I am deeply disappointed by the BBC’s announcement that free TV licences for over 75s will be means-tested, from June 2020, by linking them to Pension Credit. As a result, up to 3.7 million older people – 1.6 million of whom live completely alone – are set to lose their free TV licences.
Unfortunately, in 2015 – as part of the BBC’s Charter renewal – the cost of these licences was shifted from the Government to the BBC from 2020, without the funding to sustain the policy. The Government is blaming the BBC, but public broadcasters should never be responsible for social policy. I opposed this outsourcing of social policy from the start.
The free TV licence is an important benefit for pensioners, who suffer disproportionately from loneliness and social isolation. With TV licences set to be means-tested, millions of older people, almost half of whom consider television their main source of company, will have to pay to keep the little company they do have. I am also alarmed by Age UK’s analysis which shows that scrapping the free TV licence could push 50,000 pensioners below the poverty line.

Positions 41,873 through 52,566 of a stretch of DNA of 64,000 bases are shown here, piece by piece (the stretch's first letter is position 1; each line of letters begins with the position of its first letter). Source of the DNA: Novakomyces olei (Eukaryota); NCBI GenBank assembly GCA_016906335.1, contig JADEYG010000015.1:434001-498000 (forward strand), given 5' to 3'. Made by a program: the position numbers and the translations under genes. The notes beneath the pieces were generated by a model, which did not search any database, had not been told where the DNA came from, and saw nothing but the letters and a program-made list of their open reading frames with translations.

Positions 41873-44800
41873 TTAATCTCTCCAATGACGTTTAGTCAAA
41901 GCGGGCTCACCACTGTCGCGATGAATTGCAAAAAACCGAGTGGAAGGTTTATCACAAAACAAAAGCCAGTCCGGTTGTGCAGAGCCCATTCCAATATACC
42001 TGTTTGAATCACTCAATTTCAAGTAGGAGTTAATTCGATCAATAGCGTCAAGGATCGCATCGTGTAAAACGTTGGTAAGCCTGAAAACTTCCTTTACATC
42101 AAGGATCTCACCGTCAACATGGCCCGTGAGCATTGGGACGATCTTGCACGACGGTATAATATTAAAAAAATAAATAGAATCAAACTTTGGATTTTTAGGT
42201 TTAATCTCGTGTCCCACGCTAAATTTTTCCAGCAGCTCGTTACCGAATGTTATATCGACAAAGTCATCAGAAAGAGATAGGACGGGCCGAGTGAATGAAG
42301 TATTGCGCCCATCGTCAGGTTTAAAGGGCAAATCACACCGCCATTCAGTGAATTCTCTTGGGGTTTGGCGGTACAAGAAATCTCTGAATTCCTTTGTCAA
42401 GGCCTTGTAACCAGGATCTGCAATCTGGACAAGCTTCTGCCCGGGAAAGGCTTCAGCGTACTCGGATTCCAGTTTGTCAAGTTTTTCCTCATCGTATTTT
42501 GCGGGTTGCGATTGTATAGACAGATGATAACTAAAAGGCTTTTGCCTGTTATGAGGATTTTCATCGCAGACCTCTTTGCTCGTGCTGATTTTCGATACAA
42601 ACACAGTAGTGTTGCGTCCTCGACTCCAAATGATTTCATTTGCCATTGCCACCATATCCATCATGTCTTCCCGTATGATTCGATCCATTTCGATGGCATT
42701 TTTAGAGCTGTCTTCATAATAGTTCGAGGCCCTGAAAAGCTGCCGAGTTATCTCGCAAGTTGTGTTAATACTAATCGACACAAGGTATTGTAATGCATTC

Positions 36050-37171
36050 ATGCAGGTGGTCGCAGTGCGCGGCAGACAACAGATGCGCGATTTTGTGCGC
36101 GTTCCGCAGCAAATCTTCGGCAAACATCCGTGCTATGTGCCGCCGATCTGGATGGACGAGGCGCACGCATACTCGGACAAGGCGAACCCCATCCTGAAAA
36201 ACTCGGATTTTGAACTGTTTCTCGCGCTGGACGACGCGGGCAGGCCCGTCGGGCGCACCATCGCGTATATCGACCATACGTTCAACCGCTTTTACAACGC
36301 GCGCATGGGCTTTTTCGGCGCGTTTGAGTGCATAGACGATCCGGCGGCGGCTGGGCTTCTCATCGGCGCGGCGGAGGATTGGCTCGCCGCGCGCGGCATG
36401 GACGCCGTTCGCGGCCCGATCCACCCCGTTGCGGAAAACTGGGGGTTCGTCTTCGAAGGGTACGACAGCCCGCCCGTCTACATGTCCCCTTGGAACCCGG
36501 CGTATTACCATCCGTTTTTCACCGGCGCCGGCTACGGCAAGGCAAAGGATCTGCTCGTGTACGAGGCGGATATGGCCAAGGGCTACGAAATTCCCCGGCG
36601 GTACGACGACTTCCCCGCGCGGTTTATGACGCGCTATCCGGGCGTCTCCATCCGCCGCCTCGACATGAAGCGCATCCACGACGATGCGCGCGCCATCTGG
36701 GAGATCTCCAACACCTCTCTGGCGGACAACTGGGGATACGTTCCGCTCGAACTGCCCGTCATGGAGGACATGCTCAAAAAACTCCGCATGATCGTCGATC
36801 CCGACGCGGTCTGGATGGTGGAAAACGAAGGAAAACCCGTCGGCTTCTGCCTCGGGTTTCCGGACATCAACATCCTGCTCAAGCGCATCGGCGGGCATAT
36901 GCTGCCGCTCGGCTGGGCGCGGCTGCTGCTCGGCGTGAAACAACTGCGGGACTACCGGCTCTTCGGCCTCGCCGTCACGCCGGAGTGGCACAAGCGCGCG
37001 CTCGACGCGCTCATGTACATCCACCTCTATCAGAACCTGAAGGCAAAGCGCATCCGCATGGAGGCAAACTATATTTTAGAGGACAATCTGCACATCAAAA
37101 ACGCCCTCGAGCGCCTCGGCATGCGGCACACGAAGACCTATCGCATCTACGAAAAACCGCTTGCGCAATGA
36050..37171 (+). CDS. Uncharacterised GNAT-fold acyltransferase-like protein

The Government was elected on a manifesto which promised to maintain free TV licences for the over-75s throughout this Parliament – that is, until 2022. On 8 May, the House of Commons expressed – unopposed – its belief that the Government must stand by its pledge to maintain free TV licences. I was pleased to support this Opposition Day motion.
However, the Government has overseen the scrapping of free TV licences for the over-75s and has delivered yet another welfare cut to some of the most vulnerable in our society. This is a betrayal of older citizens, who deserve dignity in retirement and reward for their hard work. It is a further concern that many older people do not claim for the Pension Credit to which they are entitled.
I believe that the Government should take back responsibility for maintaining the free licence, which is why I will be pressing the Government to overturn this decision and to honour its commitment to protect free TV licences for the over-75s.
I have written to Jeremy Wright, the Secretary of State for Digital, Culture, Media and Sport, and called on him to ensure that all over 75s receive their free TV licences. You can see a copy of the letter below.